Masters in Nutrition programs offer students and practicing nutritionists the opportunity to work towards advanced licensure credentials, choose an area of specialization or potentially achieve higher levels of responsibility. If you have a passion for fitness, and a keen interest in the close connection between the science of food, health, and disease prevention, earning a Master of Science in Nutrition degree may prepare you to pursue a variety of career paths in some fast growing fields.
With the increased interest in the role of food in promoting health and preventing diseases such as diabetes and heart disease, the employment of dieticians and nutritionists is projected to grow 21% between 2012 and 2022[i]
Whereas food science is the discipline of study in which the engineering, biological, and physical sciences are used to study food and food processing, nutrition is the science that interprets the interaction of nutrients and other substances in food. This can include the maintenance, growth, reproduction, health, diet and disease of an organism, both human and animal. Nutrition, food science, and physiology therefore play an important role in wellness.
DID YOU KNOW? The first recorded dietary advice, carved into a Babylonian stone in about 2500 BC cautioned those with pain inside to avoid eating onions for 3 days.
A Masters in nutrition may help prepare graduates to pursue careers as nutrition professionals in the pharmaceutical industry, research nutritional biochemistry, educate patients on healthy eating habits, shape public policy, or work to ensure that agriculture is productive and safe. Full-time graduate students may be able to complete a Master of Science in Nutrition degree program in about two years.
Prospective students may have earned a Bachelor of Science in Nutrition degree from an accredited college. Other requirements may vary depending on the program and graduate school.
|Master of Arts - Health and Wellness||Union Institute and University||MA|
|Nutrition||University of California - Davis||MS|
|Master of Science in Nutrition Education||American University||MS|
|Master of Science in Nutrition and Wellness||Benedictine University||MS|
|Master of Science in Nutrition for Human Performance||Lasell University||MS|
Researching nutrition masters programs on GradSchools.com is easy! You can start with a location search to determine where you can study. Simply use the tabs and enter a popular city, state, or country and results will be generated. Then you can focus on program format. Search for campus programs or choose distance learning. Online nutrition programs may be helpful if you are currently working in the field of nutrition, pharmaceuticals, or health related fields and want to update your technical knowledge and skills. If this is the case, you have potential options to earn your masters degree in nutrition completely online or in a combination format, called hybrid, which is part on-campus.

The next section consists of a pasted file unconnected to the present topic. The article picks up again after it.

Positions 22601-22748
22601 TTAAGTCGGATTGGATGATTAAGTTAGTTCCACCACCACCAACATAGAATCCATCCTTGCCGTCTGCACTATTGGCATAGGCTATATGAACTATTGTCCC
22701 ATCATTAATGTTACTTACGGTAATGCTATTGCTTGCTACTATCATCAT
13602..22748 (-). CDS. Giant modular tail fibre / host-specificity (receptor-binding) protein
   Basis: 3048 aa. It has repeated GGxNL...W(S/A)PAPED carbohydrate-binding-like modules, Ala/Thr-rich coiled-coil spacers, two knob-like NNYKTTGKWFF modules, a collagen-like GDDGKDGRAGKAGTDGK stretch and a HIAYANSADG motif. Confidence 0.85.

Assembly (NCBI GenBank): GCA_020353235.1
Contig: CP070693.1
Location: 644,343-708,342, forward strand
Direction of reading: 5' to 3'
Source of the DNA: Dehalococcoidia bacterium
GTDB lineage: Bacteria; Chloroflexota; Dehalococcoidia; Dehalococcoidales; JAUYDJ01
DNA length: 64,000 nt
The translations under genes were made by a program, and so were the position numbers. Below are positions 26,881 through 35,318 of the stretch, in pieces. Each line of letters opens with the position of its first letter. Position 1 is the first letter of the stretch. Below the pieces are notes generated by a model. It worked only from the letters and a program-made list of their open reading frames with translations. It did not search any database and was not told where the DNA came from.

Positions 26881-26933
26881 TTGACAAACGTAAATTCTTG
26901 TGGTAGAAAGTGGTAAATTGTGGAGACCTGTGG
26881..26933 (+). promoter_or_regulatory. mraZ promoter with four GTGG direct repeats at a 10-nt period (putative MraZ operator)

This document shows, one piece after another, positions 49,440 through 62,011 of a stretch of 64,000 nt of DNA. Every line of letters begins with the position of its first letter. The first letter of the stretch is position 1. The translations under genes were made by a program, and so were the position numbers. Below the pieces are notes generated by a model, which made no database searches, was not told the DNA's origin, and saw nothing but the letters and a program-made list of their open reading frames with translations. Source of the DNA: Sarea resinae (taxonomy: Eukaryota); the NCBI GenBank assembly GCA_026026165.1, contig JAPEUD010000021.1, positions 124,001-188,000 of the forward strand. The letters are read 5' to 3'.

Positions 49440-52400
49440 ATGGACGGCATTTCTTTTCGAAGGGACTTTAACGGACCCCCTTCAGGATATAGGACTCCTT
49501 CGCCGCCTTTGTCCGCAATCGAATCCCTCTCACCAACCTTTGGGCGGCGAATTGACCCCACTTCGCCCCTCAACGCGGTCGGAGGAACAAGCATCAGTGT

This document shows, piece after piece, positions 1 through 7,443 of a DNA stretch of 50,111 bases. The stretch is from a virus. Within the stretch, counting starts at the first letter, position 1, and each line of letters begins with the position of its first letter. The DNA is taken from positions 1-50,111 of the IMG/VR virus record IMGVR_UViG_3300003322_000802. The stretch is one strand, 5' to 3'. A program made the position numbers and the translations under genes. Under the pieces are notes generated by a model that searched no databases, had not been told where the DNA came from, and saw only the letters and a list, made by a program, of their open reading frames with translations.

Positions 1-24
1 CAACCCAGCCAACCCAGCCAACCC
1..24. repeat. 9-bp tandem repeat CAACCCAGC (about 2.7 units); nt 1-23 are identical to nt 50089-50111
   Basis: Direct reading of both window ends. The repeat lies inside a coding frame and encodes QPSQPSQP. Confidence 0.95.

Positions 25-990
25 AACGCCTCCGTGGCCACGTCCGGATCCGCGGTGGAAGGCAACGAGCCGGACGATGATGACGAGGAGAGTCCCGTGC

To pinpoint a degree for your academic and professional goals, you can also look for concentrations within masters in fitness and nutrition degree programs. For instance, you can look into a M.S. in Human Nutrition, M.S. in Food Safety Regulation, Master in Public Health: Nutrition, MS in human Nutrition and Functional Medicine, Sports Nutrition and Exercise Science, Food Sciences, or Clinical Nutrition. There are many listings, so browse on and read on!
Depending on the concentration, whether you are continuing onto study at the PhD level, the school and program format, some of the courses that students might find in nutrition masters programs can include:
Perhaps you enrolled in the program with a clear sense of where you wanted to pursue your career as a graduate who earned a master’s degree in nutrition, and you concentrated in a particular area. Or, you have a great education in nutrition and are open to different professional avenues. Some of the potential career paths that your master’s in nutrition might prepare you to pursue may include:
Sources: [i] www.bls.gov/ooh/healthcare/dietitians-and-nutritionists.htm#tab-6| [ii] www.bls.gov/ooh/life-physical-and-social-science/agricultural-and-food-scientists.htm | [iii] bls.gov/ooh/life-physical-and-social-science/agricultural-and-food-science-technicians.htm | [iv] bls.gov/ooh/healthcare/dietitians-and-nutritionists.htm | [v] bls.gov/ooh/community-and-social-service/health-educators.htm | [vi] bls.gov/ooh/management/mobile/medical-and-health-services-managers.htm | [vii] bls.gov/ooh/life-physical-and-social-science/epidemiologists.htm | [viii] bls.gov/ooh/healthcare/occupational-health-and-safety-specialists.htm#tab-2 | [ix] bls.gov/ooh/life-physical-and-social-science/biochemists-and-biophysicists.htm | [x] bls.gov/ooh/healthcare/athletic-trainers-and-exercise-physiologists.htm